Waterford could replace pedestrian bridge

Waterford - Jordan Village residents may soon have walking access to Jordan Mill Park for the first time in six years.

Recreation and Parks Director Brian Flaherty hopes to replace the pedestrian bridge that crosses Jordan Brook by this summer or fall if the Representative Town Meeting approves an emergency appropriation of $46,500. The Board of Finance and Board of Selectmen have already approved the funds.

Flaherty says his department originally intended to fix the bridge, which is at least 20 years old, with existing funds. But one delay after another has forced his department to hold off replacing the bridge until the situation became more urgent.

The department closed the 60-foot overpass, located by Jordan Mill off Mill Lane, due to safety concerns. Town Clerk Bob Nye, who lives near the bridge, had pointed out to Flaherty that the bridge was deteriorating.

"It was clear that there was some rust and some deterioration and obviously it just got worse" over time, said Nye.

Currently, the bridge has no floor planks as the Recreation and Parks Department removed them due to the deterioration. Anyone who might try to cross would have to walk on bridge supports. The bridge is cordoned off with a chain link fence and a sign that says "Bridge Closed Unsafe."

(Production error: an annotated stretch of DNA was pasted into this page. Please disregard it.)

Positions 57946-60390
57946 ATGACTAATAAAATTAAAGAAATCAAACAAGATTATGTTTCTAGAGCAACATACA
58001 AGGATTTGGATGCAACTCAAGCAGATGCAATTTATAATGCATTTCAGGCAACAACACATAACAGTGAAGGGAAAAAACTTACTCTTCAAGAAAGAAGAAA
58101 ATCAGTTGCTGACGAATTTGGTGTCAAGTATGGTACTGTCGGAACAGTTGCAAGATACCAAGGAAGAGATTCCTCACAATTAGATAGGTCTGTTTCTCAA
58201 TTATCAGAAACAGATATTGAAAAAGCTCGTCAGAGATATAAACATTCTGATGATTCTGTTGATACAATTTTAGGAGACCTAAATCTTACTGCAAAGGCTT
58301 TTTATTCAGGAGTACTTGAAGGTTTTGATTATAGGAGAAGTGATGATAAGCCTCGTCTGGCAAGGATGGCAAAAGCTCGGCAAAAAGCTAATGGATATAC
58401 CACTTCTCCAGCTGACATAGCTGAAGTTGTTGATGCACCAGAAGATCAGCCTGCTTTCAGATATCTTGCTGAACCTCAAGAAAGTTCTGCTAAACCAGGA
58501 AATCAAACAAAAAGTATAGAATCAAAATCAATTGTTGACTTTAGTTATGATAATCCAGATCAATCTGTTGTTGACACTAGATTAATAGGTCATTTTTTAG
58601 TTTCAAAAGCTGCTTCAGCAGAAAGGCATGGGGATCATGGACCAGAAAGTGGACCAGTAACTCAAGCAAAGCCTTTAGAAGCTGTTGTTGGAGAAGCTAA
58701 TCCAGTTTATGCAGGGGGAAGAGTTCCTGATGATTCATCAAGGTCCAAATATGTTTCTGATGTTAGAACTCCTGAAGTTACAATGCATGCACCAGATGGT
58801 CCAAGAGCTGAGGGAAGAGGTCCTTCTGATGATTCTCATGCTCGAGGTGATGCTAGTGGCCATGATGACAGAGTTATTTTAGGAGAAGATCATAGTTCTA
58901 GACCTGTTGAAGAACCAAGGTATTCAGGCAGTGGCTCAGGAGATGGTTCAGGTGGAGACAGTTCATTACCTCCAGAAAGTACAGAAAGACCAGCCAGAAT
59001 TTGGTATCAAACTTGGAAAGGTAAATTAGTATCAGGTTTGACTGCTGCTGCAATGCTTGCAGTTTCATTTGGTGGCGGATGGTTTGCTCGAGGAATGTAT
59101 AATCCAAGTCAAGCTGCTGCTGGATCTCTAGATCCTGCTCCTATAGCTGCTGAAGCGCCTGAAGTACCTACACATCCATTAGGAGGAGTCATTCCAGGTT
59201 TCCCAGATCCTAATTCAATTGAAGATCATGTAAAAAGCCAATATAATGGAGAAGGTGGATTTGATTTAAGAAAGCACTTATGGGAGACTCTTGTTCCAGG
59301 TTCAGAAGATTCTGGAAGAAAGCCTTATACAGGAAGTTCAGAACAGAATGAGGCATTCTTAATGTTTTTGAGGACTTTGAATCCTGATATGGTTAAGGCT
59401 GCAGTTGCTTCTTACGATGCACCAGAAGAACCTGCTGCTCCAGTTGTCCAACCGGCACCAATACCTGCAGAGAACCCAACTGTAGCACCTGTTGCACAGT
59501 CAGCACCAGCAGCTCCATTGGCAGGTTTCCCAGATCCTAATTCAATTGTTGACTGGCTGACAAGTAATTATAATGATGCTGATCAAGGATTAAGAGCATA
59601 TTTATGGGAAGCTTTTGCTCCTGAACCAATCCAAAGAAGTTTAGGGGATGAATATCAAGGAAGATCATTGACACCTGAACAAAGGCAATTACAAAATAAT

"So one little slip, you could be over the dam," said Flaherty.

Without the bridge, people in the village wishing to visit the park must drive or walk about a quarter mile around the brook to the Governor's Landing neighborhood that borders the park.

Residents have told town officials they want a functioning bridge.

"For those already in the village, being able to access the Jordan Mill Park by foot was at one time a valuable part of the village experience, as my wife and I used to enjoy taking our young daughter for walks there on warm evenings," wrote David Bednarz in a letter to the Board of Finance.

With the bridge shut down for six years, selectmen and members of the Board of Finance have openly wondered in recent meetings why Recreation and Parks did not plan for bridge repairs or replacement in past budgets.

Flaherty said delays have made it difficult for his department to plan around the budget season. The State Department of Energy and Environmental Protection and the owners of Jordan Mill have also asked at times for the Recreation and Parks Department to hold off. Hurricane Sandy also pushed back repairs, diverting attention from the bridge to other repairs needed in town.

This past fall, the department tore up planks on the bridge with the intention of replacing them; however, the department found that further deterioration over the years had made the repairs at least as costly as replacing the span. Consultants at that time advised that the combination of necessary repairs would cost at least $50,000, said Flaherty. With that cost in mind, the department decided replacement was a more economical option.

Flaherty says that a new bridge would last 25 to 30 years.

t.townsend@theday.com

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